It’s a phenomenon known as the “cliver TV download,” in which Americans tune in to only one or two TV shows a month.
According to a new survey by Pew Research Center, it’s more than twice as common for those people to watch only one TV show a week than it is to watch six or more.
The survey found that about 2 percent of people ages 18 to 29 watch fewer than five TV shows per month.
At the same time, the survey found, about 6 percent of those same people watch more than five shows per year.
Pew also found that 18-to-29-year-olds are about twice as likely as other Americans to watch more TV than six times per year — an almost 50 percent difference.
But while younger people are more likely to watch TV than older people, Pew also found older people are much more likely than younger people to be content with only one television show per month, even though they watch more shows per day than younger Americans.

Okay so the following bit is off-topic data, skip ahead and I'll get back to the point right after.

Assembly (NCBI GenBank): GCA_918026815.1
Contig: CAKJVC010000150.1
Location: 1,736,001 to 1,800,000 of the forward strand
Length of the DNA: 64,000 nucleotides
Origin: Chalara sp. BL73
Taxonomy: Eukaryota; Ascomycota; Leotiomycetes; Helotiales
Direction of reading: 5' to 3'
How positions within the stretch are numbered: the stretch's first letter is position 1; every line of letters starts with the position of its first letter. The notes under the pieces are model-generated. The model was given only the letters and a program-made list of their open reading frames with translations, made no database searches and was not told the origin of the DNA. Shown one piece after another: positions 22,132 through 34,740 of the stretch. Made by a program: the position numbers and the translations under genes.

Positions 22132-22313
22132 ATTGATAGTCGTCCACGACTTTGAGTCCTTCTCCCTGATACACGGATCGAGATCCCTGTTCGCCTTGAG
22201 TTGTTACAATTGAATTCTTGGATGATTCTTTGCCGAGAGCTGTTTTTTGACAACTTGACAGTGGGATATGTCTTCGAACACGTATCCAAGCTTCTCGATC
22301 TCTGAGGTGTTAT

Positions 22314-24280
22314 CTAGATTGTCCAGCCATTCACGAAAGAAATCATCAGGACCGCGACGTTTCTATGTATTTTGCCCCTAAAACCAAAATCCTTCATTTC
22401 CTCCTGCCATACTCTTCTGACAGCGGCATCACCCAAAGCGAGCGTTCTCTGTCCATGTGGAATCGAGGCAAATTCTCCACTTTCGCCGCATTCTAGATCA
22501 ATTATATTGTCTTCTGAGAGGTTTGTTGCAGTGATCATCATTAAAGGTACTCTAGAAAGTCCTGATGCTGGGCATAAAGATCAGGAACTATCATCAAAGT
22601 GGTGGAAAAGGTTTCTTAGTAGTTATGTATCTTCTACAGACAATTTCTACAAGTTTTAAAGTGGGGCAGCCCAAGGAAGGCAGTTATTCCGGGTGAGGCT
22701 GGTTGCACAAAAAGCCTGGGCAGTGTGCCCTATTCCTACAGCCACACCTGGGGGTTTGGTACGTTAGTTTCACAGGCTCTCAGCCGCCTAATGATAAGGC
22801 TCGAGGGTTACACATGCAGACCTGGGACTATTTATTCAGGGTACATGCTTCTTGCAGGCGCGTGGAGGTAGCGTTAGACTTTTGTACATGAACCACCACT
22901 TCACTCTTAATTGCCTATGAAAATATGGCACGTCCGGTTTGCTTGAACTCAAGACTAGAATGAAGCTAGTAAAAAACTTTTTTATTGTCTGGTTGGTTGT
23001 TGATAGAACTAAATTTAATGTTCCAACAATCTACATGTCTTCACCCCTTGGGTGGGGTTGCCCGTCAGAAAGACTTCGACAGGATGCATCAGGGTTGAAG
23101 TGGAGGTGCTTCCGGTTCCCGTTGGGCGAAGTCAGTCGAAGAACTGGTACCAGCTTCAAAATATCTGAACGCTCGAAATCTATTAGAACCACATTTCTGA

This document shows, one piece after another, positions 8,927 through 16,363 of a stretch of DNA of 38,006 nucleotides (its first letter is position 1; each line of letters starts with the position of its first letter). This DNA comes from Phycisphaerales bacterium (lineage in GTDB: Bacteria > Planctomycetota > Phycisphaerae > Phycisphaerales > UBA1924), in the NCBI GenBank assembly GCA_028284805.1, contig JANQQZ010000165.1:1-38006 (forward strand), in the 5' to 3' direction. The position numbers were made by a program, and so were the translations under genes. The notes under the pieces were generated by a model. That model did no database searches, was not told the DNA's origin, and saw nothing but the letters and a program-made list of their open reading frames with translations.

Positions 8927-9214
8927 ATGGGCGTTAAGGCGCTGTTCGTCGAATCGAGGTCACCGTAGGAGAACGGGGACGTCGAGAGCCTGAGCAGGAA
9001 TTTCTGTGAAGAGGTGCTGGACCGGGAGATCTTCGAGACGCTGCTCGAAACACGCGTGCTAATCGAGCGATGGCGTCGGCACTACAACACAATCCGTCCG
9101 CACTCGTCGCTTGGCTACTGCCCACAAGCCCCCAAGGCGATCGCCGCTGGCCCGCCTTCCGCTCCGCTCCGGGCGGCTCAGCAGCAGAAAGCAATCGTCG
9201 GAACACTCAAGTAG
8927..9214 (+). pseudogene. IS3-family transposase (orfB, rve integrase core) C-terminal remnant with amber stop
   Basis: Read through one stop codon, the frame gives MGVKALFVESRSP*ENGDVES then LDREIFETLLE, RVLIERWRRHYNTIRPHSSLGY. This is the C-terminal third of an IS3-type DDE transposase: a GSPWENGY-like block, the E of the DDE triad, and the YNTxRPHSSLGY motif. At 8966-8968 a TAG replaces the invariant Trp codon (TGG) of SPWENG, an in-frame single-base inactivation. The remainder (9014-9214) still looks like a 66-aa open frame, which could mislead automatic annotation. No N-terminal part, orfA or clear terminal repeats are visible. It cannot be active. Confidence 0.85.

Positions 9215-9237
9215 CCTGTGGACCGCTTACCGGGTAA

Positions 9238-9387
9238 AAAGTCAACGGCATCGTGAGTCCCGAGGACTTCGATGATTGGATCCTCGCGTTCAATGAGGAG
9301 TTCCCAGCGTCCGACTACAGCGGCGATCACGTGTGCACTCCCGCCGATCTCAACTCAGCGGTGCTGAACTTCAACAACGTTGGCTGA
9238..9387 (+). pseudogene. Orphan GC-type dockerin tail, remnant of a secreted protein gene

For example, about 20 percent of adults ages 65 and older watched only one show per week in 2016.
By contrast, about 18 percent of 18- to 29-year olds watched only six or less TV shows in 2016, compared with 10 percent of 30- to 34-year old adults.
“The cliver TV downloading phenomenon has created a lot of buzz in recent years,” said Sarah Wurzer, director of Pew Research’s media and entertainment project.
This trend is not unique to cable television.
Many TV shows are also available on streaming services like Netflix, Amazon, and HBO Go.